A few months ago, I noticed that the Seventh Generation toilet paper in my friend’s bathroom had changed. The packaging was bright, modern, and — dare I say it — cheerful. Interesting, given that the actual product was brown, and pretty much as hippie as it gets (100% recycled paper, 80% post-consumer, unbleached, etc.). Hum, I wondered, what’s up with this?
Now I know, after attending The Science of Inspiring Good Behavior panel at SXSW Eco, featuring Joey Bergstein of Seventh Generation, Catherine Davis of Vizeum Americas, Dave Schiff of Made Movement, and Morgan Clendaniel of Fast Company talking about ways to reach the 86 percent of “consumers who care,” most of whom aren’t moved by stories of gloom, doom, and impending climate catastrophe. What does motivate them? Empowerment, efficacy, and fun.
Want to sell more of your sustainable products? Time to drop the green finger wagging and start peddling a more joyous life. How? Read on.
Who is Buying Sustainable Products?
As Bergstein noted, 86 percent of consumers reportedly care about sustainability and purchase at least one eco-friendly/sustainable product. That being said, they might be buying sustainable laundry detergent and driving a Hummer, so there’s a lot of potential to expand sustainable purchasing behavior more broadly within this group.
As for who’s willing to pay more for sustainable products, Davis identified two key groups:
- Reactive Millennials, younger consumers who are externally focused and motivated by a desire to share their purchases with friends and gain status on social media
- Conscientious Explorers, typically moms with older kids who are more internally motivated and are seeking information to help them make healthy, responsible purchases
For anyone marketing sustainable products, Schiff noted that it’s critical to hone the messaging and pull the right levers. Within the “Made in the USA” concept, for example, you’ve got a number of different selling points, including local jobs, fair labor and environmental practices, a lower carbon footprint, better quality, etc. Someone who is highly motivated by the idea of creating American jobs might care less (or not at all) about the product’s carbon footprint. And that’s okay! Whatever works.
What are Consumers of Sustainable Products Looking For?
Number one, people are looking for something that works. Of course the true believers might buy really lousy dishwashing detergent and deal with bits of stuck on food, but the average consumer isn’t going to pick leftover cornflakes off the coffee mug every morning. They need a product that actually cleans the dishes.
That’s why this Seventh Generation ad starts with the glass-top table getting sparkling clean with plant-based cleaners. But where it goes next is key. We don’t see a dour narrator intoning about how using this cleaner helps save the fish (although that’s probably true). Instead, we see a bunch of excited kids eating birthday cake right off the table. Imagine doing that with 409! Ick.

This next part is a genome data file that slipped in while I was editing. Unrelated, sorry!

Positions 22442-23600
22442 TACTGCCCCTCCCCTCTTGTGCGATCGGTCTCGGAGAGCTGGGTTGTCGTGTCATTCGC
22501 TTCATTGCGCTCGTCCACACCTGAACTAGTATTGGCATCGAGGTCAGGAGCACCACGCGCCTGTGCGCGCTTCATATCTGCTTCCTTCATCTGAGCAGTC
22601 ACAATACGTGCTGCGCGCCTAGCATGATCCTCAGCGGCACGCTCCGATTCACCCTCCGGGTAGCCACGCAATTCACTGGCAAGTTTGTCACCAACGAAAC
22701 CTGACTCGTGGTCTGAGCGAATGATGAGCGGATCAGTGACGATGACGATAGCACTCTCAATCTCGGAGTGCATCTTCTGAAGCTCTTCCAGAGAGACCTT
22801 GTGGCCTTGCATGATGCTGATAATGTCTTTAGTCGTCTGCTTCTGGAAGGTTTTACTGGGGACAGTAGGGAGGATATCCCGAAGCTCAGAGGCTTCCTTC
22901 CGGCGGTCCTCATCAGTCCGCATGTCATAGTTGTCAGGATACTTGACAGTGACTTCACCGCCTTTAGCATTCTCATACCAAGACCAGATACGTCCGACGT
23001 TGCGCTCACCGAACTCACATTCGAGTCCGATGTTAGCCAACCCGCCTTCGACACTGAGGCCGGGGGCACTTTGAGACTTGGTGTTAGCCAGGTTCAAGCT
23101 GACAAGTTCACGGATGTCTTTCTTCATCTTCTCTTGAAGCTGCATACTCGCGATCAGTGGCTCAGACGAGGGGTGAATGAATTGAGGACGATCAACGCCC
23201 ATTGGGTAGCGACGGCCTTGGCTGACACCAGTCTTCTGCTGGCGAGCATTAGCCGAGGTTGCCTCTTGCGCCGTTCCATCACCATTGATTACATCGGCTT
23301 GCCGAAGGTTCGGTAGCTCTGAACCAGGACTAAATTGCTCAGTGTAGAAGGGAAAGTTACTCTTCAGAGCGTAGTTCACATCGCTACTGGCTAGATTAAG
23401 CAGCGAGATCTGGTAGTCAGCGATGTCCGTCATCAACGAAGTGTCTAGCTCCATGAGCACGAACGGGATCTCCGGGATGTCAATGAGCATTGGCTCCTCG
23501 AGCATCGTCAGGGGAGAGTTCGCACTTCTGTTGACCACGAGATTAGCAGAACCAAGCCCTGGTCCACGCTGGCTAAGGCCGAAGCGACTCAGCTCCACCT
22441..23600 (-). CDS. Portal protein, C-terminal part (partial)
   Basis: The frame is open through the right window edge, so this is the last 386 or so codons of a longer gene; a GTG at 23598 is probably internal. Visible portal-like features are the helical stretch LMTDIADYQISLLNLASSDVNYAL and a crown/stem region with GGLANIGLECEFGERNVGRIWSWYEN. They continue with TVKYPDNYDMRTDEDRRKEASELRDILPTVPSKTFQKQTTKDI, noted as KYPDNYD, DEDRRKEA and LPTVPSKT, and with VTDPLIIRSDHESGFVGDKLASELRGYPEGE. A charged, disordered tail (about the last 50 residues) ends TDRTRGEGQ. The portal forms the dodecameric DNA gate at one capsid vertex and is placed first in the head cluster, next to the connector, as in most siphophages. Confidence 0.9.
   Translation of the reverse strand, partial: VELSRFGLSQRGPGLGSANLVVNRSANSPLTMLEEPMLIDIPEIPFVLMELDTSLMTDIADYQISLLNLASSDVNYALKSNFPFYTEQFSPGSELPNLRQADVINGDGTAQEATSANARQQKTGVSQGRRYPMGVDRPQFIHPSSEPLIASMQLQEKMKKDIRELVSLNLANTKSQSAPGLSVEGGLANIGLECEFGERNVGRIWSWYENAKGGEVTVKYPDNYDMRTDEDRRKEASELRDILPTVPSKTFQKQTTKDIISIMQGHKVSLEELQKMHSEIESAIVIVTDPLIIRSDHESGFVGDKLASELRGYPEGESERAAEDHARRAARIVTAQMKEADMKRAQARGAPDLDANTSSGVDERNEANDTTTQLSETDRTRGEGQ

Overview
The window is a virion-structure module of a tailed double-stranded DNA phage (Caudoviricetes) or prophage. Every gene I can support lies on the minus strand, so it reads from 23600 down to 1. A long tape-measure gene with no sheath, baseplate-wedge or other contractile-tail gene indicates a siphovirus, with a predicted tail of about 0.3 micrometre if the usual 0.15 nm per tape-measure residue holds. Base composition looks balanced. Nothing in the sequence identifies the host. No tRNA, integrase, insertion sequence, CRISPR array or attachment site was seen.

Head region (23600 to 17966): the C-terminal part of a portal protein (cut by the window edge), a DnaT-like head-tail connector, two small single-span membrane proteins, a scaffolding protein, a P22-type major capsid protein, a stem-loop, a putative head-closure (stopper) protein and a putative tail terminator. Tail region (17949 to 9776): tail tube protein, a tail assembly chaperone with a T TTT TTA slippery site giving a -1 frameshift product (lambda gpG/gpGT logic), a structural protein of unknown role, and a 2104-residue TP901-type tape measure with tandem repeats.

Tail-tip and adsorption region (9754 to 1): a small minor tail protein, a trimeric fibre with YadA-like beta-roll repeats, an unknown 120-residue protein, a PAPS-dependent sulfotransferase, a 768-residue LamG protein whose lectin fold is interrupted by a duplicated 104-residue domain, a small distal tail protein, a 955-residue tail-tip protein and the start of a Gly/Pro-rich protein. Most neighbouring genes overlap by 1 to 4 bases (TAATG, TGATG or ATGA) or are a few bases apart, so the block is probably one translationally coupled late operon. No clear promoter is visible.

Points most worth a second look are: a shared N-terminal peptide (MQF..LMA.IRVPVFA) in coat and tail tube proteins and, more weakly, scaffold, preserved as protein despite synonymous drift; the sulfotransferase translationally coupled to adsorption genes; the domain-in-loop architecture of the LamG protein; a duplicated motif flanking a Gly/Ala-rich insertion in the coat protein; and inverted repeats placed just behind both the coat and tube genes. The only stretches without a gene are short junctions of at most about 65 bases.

The messaging here is clear: Fewer harmful chemicals = a more joyous life. Who can argue with that?
Consumers are also looking to support companies that share their values, whether it’s to make themselves look cooler on social media (think of all the people who “badge themselves” with shares or retweets promoting sustainable products) or to satisfy a more internal desire for health and wellness.
Here, Bernstein identified a trend they’ve seen from pre-recession, where the focus was abstractly on “the environment,” to the recession years, where the focus was on saving money, to the emerging post-recession context, where the focus is shifting towards the health and wellness of the individual consumer. In this new highly-personal context, empowerment is in and guilt is out.
Also emerging as a potential persuader is the idea of modernity. As in, don’t be that dinosaur who still uses unnecessarily polluting chemicals in your child’s playroom. No one wants to be left behind, which can be a powerful impetus to explore sustainable products (as Schiff put it, “most people are interested in surviving,” even if they’re resistant to gloomy messaging about impending environmental catastrophe).
What’s Next for Sustainable Companies?
Selling more sustainable products is all well and good, but is it really going to save the world? As Bernstein explained, Seventh Generation (and other similar companies) are taking things a step further by “doing good as a company” and working for more systemic changes (which, incidentally, would often benefit their businesses).
For example, Seventh Generation is trying to create a coalition of businesses and consumers to support the Chemical Safety Improvement Act, a federal bill that focuses on preventing chemicals from entering the market until proven safe. Better for the world? Probably so, but also better for companies who already create their products from non-toxic chemicals.
Ultimately, working together for systemic change is one more way for sustainable companies and potential consumers to deepen their relationship in an empowering, public way. Who can resist a campaign for a toxin-free generation? I think I’ll go tweet about it right now!